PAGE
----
Natural Bridges was our first stop in Utah.  This monument is kind of in the middle of nowhere.  Its in the southeast part of the state, west of Blanding, Utah.  Driving up from Page, AZ we passed through a few smalls towns that looked like they were almost abandoned.  The landscape changed from giant red rock formations to more mountainous snowy canyons.  We also found one of the craziest roads we have ever driven on.  It looked as if the road just disappeared into the canyon wall, but no it went up up up.  The curves on this road were no joke.  It had a 5mph speed limit and just snaked right up the canyon. We later found out it was called the Utah Dug-way. It literally switchbacks up a very tall and vertical mountain. You cannot see the road around the next bend or anywhere for that matter. We expected washouts and horrible road conditions since it was dirt, but you could tell they maintain the road very well and often.



When we stopped in the visitor center at Natural Bridges and found out that camping was free this time of year, score!  It was also null of people.  The ranger gave us a little info about the three bridges and said she didn’t suggest doing the hike to Sipapu bridge because it might be a little icy.  Of course, we did that hike. Natural Bridges are caused from stream/river erosion whereas Arches are made from other types of erosion, there are not many Natural Bridges and this park had some of the biggest in the country.

We ended up doing the hike from Sipapu to Kachina bridge.  It was about a 5.5-mile loop.  Even though dogs aren’t allowed (stupid national monuments) we decided that due to the lack of people we would go ahead and take Xander on the hike with us, so we thought.  We get about a quarter mile in and come across a ladder made from tree branches to get down into the canyon.  Sarah was very scared of these sketchy natural ladders, it was very funny to watch her climb down these. We ended up coming across many more of these.  After finding the ladder I ran Xander back to the van where he had to wait for us.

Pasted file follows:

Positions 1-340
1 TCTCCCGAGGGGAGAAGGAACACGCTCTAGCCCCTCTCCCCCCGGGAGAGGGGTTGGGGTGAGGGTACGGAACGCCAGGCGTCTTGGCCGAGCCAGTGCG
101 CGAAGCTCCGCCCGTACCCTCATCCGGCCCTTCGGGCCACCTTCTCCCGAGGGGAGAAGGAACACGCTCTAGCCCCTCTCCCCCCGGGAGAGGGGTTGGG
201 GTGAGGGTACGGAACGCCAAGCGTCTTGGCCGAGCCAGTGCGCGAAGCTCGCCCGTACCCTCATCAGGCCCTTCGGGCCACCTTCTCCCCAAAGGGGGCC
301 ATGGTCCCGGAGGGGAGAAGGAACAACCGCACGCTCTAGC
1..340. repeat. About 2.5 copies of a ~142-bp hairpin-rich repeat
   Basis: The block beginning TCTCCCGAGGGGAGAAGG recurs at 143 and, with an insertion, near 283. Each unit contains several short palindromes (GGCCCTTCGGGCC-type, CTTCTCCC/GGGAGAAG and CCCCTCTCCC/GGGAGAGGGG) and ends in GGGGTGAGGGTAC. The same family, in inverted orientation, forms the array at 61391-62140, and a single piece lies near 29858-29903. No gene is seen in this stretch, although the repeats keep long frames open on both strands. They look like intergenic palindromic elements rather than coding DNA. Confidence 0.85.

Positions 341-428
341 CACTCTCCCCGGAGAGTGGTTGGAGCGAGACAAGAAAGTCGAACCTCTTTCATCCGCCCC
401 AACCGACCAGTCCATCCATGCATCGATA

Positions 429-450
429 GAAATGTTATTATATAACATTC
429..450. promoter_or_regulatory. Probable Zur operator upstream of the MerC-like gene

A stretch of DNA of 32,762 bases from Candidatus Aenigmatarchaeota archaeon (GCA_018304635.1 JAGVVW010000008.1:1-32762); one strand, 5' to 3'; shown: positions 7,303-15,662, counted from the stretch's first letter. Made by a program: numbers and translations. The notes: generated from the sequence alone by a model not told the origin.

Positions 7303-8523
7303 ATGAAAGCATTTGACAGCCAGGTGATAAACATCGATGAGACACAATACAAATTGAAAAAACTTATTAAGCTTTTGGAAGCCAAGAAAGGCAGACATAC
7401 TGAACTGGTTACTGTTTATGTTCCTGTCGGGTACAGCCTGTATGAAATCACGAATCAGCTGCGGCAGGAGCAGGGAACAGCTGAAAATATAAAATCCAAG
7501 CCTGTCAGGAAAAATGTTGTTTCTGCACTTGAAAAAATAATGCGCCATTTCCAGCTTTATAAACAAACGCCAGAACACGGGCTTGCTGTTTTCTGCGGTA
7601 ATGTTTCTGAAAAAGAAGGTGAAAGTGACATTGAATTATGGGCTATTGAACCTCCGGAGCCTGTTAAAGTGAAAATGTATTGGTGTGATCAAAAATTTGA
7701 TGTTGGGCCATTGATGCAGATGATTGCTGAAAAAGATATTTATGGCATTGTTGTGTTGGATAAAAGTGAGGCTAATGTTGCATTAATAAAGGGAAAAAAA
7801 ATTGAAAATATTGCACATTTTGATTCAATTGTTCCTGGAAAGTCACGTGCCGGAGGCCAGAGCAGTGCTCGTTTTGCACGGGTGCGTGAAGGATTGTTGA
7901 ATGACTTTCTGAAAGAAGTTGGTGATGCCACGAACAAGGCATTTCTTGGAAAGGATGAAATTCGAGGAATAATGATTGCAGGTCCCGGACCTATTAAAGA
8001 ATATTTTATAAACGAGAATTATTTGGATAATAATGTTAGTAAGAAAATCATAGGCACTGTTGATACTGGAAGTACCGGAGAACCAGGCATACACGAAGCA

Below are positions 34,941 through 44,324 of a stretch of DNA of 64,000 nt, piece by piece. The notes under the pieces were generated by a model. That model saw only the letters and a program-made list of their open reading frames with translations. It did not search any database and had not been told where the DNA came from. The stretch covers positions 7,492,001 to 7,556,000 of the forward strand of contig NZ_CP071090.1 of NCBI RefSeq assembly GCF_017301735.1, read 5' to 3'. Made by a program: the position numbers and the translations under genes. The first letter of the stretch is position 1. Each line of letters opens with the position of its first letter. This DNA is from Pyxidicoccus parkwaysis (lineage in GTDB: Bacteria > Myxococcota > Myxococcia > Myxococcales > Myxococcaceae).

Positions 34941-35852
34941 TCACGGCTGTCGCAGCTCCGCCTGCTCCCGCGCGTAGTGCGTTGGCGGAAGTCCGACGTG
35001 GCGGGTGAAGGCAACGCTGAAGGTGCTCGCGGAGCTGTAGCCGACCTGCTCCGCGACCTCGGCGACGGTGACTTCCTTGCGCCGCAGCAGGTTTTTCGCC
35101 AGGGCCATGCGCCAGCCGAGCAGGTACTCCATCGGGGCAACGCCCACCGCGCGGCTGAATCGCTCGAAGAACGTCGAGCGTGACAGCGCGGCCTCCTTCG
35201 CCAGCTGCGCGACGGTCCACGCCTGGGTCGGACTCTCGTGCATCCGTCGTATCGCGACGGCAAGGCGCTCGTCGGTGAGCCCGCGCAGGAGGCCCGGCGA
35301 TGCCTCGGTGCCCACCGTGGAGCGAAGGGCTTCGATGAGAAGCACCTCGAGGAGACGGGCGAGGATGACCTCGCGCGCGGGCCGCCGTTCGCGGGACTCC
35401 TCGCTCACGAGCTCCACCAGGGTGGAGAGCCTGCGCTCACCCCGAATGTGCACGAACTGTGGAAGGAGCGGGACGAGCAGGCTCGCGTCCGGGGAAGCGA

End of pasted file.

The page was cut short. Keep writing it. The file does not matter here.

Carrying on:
Here is a video of Sarah going down the ladder and some of the trail….. lol


The hike took you down into the canyon pretty fast, unfortunately it come up just as quick.  The first bridge was amazing.  Of course, as with most of these natural wonders, pictures do not do it justice.  We reach the first bridge in the beginning of the hike. This thing was huge and towered way over us. We paused for a few and took in the amazement of its size before moving on down the trail. After that it seemed like forever before we reached the second one.  We walked along a stream for most of the hike.  We came across an area that used to have more water/mud in it.  People put their muddy hand prints on the rock wall.  It was a funny thing to stumble upon.




At one point in the hike we reached an area of the canyon floor that doesn’t get much sunlight.  There was decent amount of snow.  I built a tiny snowman and James made a snow angel.  After that we saw an old cliff dwelling.  James wanted to take a detour from the hike and go up on the cliff face to check it out but I said no because we had Xander waiting in the van.  I later regretted that because, when we stopped at the overlook on the road you could see that there were about four more dwellings that we couldn’t see from the canyon floor.





We played Marco Polo for a short while on the hike when I took the high road and James took the low road.  Shortly after we met back up we found Kachina Bridge.  I was humongous!  It was almost too big to get in a picture.  We headed up out of the canyon after that.  Once we got out of the canyon we decided to walk the road back to the van, instead of the trail.  We were tired and just wanted an easy walk.  I’m glad we did because James’ knee was really hurting him when we finally stopped.




Xander was not happy about having to stay behind in the van.  I don’t blame him though.  We stayed at the campsite for two nights and had a fire on the second night.  I miss camp fires.  There is something so peaceful about watching a fire burn.  I’m really glad we decided to give this monument a try.  It was a beautiful and peaceful place.